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Toronto Mayor Rob Ford blows a kiss to the media while touring City Hall with a group of kids during the annual Take Your Kid to Work Day at City Hall, Toronto November 06, 2013.Fernando Morales//The Globe and Mail

On a day when Rob Ford holed up in his office to return constituent calls, the last and most loyal members of his inner circle threw up their hands at the mayor's refusal to step aside, leaving him increasingly isolated and powerless.

Less than 24 hours after Mr. Ford's stunning confession that he had indeed smoked crack cocaine, his strongest supporters on council rallied to encourage him to leave. They were rebuffed.

Councillor Frances Nunziata, a long-time supporter of the mayor and his agenda, visited Mr. Ford in his office and asked him to take a leave of absence. The mayor was not receptive, however. She left frustrated.

"I'm just banging my head against the wall," she said. "He needs to listen and he's not listening and I'm very disappointed," she said, adding that other councillors met with him and gave him the same advice.

"We're trying to give him sound advice as supporters," Ms. Nunziata said. She remains hopeful that the mayor might still come around. But so far, he refuses to heed even his closest allies.

Deputy Mayor Norm Kelly did not appear at Mr. Ford's side for Tuesday's news conference, where the mayor announced he was staying in office. Mr. Kelly has twice met with Mr. Ford to ask him to take a break.

Mr. Kelly said he sees his job as being a bridge between the city's increasingly isolated leader and council. That job is made more difficult, he says, because of what he characterizes as Mr. Ford's "innate ability to endure."

"He was an offensive lineman in football," he said. "I have a sense that his view of life has been shaped by that experience. In football the lineman takes a belting from the other guys. He's got that inbuilt tenacity to just stay at it."

Mr. Ford has shown a willingness to go it alone. As a councillor he was often a lone voice opposed to what he saw as frivolous spending but that most others saw as necessary. Even as mayor he was typically the sole dissenter on votes on community development grants. He sounded that same note of defiance on Monday when he referred to possible departures from his executive committee: "Anyone wants to go? Go. I'll be running the ship even if it's by myself."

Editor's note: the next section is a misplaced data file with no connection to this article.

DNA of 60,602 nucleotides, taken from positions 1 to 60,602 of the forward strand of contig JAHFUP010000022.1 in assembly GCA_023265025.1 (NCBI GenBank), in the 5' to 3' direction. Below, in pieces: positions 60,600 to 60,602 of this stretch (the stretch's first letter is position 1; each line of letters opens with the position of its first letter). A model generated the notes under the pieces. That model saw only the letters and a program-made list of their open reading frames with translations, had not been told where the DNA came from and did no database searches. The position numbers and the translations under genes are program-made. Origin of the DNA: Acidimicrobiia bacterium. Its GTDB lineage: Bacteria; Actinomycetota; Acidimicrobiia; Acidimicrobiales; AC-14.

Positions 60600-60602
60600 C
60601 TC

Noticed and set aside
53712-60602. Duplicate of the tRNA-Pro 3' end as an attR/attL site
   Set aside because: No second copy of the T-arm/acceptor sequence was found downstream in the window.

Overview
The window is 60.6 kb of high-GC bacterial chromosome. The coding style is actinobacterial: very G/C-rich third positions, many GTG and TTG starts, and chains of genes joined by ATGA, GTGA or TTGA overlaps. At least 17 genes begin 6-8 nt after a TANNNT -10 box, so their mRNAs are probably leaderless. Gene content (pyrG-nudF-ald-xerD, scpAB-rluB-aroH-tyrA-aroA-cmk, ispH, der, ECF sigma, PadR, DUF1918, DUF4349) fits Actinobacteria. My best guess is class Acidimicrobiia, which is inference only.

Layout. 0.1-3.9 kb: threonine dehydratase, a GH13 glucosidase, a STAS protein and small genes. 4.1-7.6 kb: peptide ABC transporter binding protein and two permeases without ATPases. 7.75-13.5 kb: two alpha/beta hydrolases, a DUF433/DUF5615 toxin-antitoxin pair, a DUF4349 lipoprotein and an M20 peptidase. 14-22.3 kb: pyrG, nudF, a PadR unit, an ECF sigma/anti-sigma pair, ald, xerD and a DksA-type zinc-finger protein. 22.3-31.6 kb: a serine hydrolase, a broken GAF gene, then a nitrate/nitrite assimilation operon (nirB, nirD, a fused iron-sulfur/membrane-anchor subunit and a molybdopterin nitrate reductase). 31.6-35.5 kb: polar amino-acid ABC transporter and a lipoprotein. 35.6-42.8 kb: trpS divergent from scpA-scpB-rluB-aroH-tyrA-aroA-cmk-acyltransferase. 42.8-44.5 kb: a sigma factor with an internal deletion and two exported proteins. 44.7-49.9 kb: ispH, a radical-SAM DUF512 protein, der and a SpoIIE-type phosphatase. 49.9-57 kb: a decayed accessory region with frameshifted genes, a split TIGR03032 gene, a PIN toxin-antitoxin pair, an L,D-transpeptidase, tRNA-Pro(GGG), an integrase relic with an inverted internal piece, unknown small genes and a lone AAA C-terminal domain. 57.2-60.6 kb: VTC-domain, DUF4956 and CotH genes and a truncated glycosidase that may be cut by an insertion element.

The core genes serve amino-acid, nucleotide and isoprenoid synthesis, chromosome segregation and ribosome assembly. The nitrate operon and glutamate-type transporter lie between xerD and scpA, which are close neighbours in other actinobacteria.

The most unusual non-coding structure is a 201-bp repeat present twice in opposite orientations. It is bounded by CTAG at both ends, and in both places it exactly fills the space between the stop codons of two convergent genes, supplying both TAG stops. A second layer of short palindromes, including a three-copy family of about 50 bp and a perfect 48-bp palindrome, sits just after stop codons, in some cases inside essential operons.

On Wednesday, the mayor's policy adviser, Brooks Barnett, resigned, joining a long list of staff that have departed since the crises around the mayor began to escalate roughly six months ago.

It seems the mayor will be left to weather the storm with only his brother, Councillor Doug Ford, by his side. But even Councillor Ford sounded his frustration with the mayor Wednesday. In an interview with the Toronto Sun, Councillor Ford said Tuesday was the worst day of his life. He said the mayor did not warn him beforehand of his intention to come clean and that afterward he told the mayor he no longer knows what to believe from him.

Councillor Frank Di Giorgio, the city's budget chair, said if the mayor is not ready to listen, no matter how much advice he is given, it won't have much impact.

"He has no intention of taking time off. I'm not sure what continuing to push him to take time off will accomplish," he said. "It is just my own gut feeling that when you are dealing with someone who doesn't recognize he has a problem, it doesn't matter how hard you push. It's not going to happen."

As for the idea that Mr. Ford will remove councillors from his executive if they do not fall into line, Mr. Di Giorgio says that is no longer an option. The ranks of Mr. Ford's supporters are too thin. "The list of people that you can be replaced with is exhausted," Mr. Di Giorgio said when asked about the security of his own post.

Although Mr. Ford was replaced as a head table guest at the Chief of Police's annual gala Wednesday, the Mayor's welcoming message was still included in the program. Others in attendance at the fundraiser for victims services included mayoral rival Councillor Karen Stintz, Premier Kathleen Wynne and former OLG head Paul Godfrey.

In Etobicoke, Mr. Ford's political base, some members of Ford Nation said the mayor's admission that he smoked crack would not make them turn against him.

John Lopacki, a 64-year-old mover and Terence Davis, a 45-year-old forklift operator, talked about the mayor's confession with empathy.

"Poor guy," said Mr. Lopacki, who voted for Mr. Ford in 2010 and said he'd do it again.

"I think if he does have a problem he should get help for it for sure," Mr. Davis said. "But I think everybody deserves a second chance."

They said no one else in the city could run things as efficiently as Mr. Ford.

"That scandal is scandalous but everything he said he was going to do … he got rid of [the vehicle registration tax]. I don't know about the property tax thing. I just think he's an upstanding guy, you know?" Mr. Davis said.

With reports from Dakshana Bascaramurty and Kathryn Blaze Carlson. Kaleigh Rogers is a freelance writer.